Hers is now a world of boundaries and barriers--physical, psychological, and societal. The book chronicles her struggle to parent her child (they make gingerbread creatures lying down on the kitchen floor), to relate to her husband (she has to deal with the constant feeling of being the recipient of his care), to live with pain, and to regain her mobility.
Because hers is not a visible injury and because she must frequently lie down in public places or use her carry-along lawn chair, she suffers the stares and scrutiny of people who cannot pigeon-hole her into a tidy handicapped-wheelchair category. After seven years of physical therapy (she calls her therapists "angels of attempted repair ") she is able to walk and drive, though she is still limited in activity and lives in fear of re-injury.
A pregnant woman stands in profile to the viewer, with her head bowed down toward her belly and bared breasts. The woman’s eyes are closed and one hand, its fingers curled, is raised so that the palm faces away from her. Perhaps she is praying. A streak of grey angles up behind her head, possibly an abstract halo or wing.
The woman wears a colorful shawl, although her breasts are exposed. The shawl is intricately patterned with swirls and circles evocative of sperm and ova, respectively. A grey skull-cum-death’s head peers out from behind her belly. Beneath the woman and partially enshrouded by her shawl are three women who assume the same position of bent head, closed eyes, and raised hand(s).
All the activity in the image is compacted into a long pillar of sorts, the right side of which forms a fairly straight edge, and the left side of which curves outwards. Behind, a speckled golden-brown makes for a solid background with no perspective.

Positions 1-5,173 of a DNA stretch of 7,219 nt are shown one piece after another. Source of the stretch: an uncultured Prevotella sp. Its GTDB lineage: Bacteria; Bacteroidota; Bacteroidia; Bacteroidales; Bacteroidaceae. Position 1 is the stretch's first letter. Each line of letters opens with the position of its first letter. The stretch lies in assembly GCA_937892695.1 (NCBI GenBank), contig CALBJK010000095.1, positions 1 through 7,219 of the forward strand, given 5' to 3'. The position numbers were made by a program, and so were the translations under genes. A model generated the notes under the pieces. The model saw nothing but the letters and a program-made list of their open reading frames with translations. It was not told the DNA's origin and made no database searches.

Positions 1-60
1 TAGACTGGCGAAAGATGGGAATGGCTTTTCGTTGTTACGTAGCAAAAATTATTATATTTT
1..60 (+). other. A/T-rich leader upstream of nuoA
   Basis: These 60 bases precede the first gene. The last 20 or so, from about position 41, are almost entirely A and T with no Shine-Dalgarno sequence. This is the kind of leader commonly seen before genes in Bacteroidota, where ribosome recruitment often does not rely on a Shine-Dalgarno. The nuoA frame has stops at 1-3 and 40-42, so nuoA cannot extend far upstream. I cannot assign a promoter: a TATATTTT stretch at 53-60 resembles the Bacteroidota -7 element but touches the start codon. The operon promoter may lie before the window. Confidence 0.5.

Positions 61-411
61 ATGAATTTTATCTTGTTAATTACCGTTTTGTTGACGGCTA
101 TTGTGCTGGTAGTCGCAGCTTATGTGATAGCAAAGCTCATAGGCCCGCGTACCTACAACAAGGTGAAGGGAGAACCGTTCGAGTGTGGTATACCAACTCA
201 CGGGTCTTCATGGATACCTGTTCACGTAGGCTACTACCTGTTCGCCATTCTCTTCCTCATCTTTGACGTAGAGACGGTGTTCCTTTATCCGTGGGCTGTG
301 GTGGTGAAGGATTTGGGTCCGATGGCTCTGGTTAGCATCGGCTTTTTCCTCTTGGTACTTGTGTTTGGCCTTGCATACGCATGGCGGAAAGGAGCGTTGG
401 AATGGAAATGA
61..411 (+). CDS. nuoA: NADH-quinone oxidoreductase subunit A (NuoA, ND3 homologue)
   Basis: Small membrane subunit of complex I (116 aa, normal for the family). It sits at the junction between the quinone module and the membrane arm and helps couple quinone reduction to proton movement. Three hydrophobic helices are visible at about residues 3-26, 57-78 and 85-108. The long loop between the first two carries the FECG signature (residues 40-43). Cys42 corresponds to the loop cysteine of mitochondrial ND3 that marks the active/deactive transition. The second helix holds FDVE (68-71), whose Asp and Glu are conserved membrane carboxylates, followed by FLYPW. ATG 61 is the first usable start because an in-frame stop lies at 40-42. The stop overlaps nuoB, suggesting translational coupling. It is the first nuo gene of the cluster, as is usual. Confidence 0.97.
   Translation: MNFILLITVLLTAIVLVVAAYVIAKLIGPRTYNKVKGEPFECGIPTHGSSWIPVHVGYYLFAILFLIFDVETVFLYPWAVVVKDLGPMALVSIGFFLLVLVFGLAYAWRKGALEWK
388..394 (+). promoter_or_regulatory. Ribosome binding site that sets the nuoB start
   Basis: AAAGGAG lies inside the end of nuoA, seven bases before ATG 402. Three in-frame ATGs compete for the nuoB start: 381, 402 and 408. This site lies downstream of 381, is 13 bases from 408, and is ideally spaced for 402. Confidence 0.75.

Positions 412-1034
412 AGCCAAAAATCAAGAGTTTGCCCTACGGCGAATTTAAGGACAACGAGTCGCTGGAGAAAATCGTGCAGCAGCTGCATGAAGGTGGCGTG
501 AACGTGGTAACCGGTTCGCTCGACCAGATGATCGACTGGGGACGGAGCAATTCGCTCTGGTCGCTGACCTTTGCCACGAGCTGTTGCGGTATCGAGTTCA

The book is based on a series of conversations between Edith Heal and William Carlos Williams that took place over a five-month period in the mid 1950s. Williams had published more than 40 books (some of them mere pamphlets) between 1909 and 1957, the span of time covered in these conversations. The interviewer asked him to make biographical comments related to each book--what he was doing at the time, how the book came about, and how this particular work related to his development as a writer.
Thus, after Williams makes some introductory comments about becoming a poet, the book is arranged chronologically, with one to several pages devoted to each book from the privately printed "Poems" in 1909 to "The Lost Poems of William Carlos Williams" (New Directions) and "The Selected Letters of William Carlos Williams" (McDowell, Obolensky, Inc.), both published in 1957.
In many cases, especially for some of the early pamphlets and, later, the "selected" and "collected" volumes, Williams’s comments are short and avuncular. However, his reminiscences about the major books are interesting and insightful, although, of course, they put us in touch with the persona that their author wished to reveal, and not necessarily with the "real" William Carlos Williams.
Typical comments include this, about "Spring and All" (1923), in which so many of Williams’s most famous poems were originally collected: "Nobody ever saw it--it had no circulation at all--but I had a lot of fun with it." (p. 36) Regarding The Knife of the Times and Other Stories (1932), he comments: "This is the first book of short stories . . . I felt furious at the country for its lack of progressive ideas . . . These people didn’t know anything about poetry, about literature. They were not interested in me as a writer, but as a man and a physician." (pp. 49-50)
Williams’s first Collected Poems appeared in 1934, "Needless to say, it didn’t sell at all." (Only 500 copies were made.) Williams finally broke into the world of commercial publishing with New Directions and his 1937 novel, White Mule (see annotation in this database). [At the time he was 54 years old!] New Directions subsequently published two other novels in The White Mule trilogy, along with short stories (Life Along the Passaic River) and his later volumes of poems.
Williams has a lot to say about his massive poetic project, Patterson, which was very well received in its first installment (1946), but became progressively less entrancing to the critics in Books 2 through 5. In Book 2 of Patterson (1948) he mentions first using his famous triadic variable foot, which he later developed fully in The Desert Music and Other Poems (1954) and Pictures from Brueghel (1962): "From the time I hit on this I knew what I was going to have to do . . . My two leading forces were trying to know life and trying to find a technique of verse. Now I had it--a sea change." (pp. 82-83)